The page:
After years of ambiguity in Gaza, some Palestinians acquire legal status

GAZA CITY: Al-Najjar couldn’t leave the Gaza Strip ever since he returned to Palestinian land 25 years ago even to get medical treatment for his spine. Neither has he been able to say goodbye to his mother, who passed away in Jordan the previous year.

The reason for such detention was Israel’s refusal for permitting the Palestinian Authority from issuing a national identification card to him.  Even prior to the time that Egypt and Israel stood a harsh barrier after the control of Gaza was seized by the Hamas militant group in 2007, this made it quite hard to move out. 

“My anguish was enormous” a 62-year-old carpenter, Al-Najjar, said of a “horrific” succession of fruitless attempts to obtain permits to leave the tiny coastal area. 

The man is now one among 3,200 other Palestinians in Gaza who will receive a national ID card in the near future

This will certainly make travel easier, he will still have to move through a maze of bureaucratic roadblocks which are a result of the blockade. 

Israel believes in the necessity of these limitations for this is how it can keep Hamas in control, but humanitarian groups see the blockade as collective punishment for 2 million Palestinians of Gaza.

In 2005, soldiers and settlers were evacuated from Gaza by Israel, and two years after that, the PA forces were pushed out by Hamas.

The Palestinian population registry, a computerised database ID numbers along with names is still controlled by Israel. Palestinians and the majority of the international community considers Gaza as a part of the occupied territory. 

It is reported that over thousands of Palestinians have no legal status which makes movement through Israeli military checkpoints in the West Bank and international borders quite impossible. The majority comprises people who had been living and working overseas and returned to this region. and Israel has refused to give them registrations.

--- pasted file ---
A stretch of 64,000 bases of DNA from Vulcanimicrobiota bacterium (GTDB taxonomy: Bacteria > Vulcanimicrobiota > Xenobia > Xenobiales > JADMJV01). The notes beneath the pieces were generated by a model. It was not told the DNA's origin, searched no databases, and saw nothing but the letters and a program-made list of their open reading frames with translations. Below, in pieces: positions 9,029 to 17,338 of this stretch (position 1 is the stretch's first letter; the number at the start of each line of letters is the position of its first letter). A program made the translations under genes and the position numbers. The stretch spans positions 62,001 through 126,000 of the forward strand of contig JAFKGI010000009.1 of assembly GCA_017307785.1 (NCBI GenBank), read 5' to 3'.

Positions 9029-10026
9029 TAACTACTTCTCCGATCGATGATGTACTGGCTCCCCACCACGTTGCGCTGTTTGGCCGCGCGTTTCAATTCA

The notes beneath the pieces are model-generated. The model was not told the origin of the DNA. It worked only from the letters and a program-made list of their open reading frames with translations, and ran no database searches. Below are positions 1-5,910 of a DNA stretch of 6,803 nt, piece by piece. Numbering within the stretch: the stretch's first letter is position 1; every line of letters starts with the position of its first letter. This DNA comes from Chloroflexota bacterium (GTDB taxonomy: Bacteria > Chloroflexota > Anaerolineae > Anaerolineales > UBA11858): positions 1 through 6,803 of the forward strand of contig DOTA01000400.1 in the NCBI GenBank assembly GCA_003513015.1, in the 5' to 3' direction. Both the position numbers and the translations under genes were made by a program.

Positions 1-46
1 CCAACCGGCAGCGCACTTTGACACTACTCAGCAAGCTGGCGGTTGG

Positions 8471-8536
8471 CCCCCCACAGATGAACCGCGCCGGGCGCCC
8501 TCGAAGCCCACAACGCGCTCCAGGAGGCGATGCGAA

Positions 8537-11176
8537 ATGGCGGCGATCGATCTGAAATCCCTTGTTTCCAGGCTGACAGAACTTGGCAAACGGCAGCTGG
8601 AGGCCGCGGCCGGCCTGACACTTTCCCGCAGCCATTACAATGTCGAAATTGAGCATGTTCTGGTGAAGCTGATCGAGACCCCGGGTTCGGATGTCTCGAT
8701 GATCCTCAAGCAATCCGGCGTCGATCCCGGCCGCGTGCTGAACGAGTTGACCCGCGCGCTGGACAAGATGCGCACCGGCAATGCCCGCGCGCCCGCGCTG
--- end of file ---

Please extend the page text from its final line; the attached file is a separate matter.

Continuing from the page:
A senior official in Hamas’ Interior Ministry, Ahed Hamada is of the belief that there are over 30,000 residents who have no legal status in Gaza. 

Based on the conversations that recently happened between Palestinian President Mahmoud Abbas and Defense Minister Benny Gantz, as a goodwill gesture, Israel is in agreement of offering residency to 13,500 Palestinians. Since more than 10 years of unsuccessful peace-talks, it is the first batch to experience this. 

The current government of Israel, which has parties that are both pro-Palestinian and anti-Palestinian, has chosen to rule out prime attempts to end the conflict but has stated that it is willing to improve living conditions in the Palestinian areas.

It is also willing to aid the (PA) Palestinian Authority, that administers some areas of West Bank and manages security with Israel, despite the fact it’s growing unpopularity.

Gantz had promised to continue effectuating “initiatives of building confidence in economic and civilian realms” in a statement that was released after the conclusion of his meeting with Abbas.

Eleni Kyriakou

Eleni is a journalist and analyst at Parliament Magazine focusing on European News and current affairs. She worked as Press and Communication Office – Greek Embassy in Lisbon and Quattro Books Publications, Canada. She is Multilingual with a good grip of cultures, eye in detail, communicative, effective. She holds Master in degree from York University.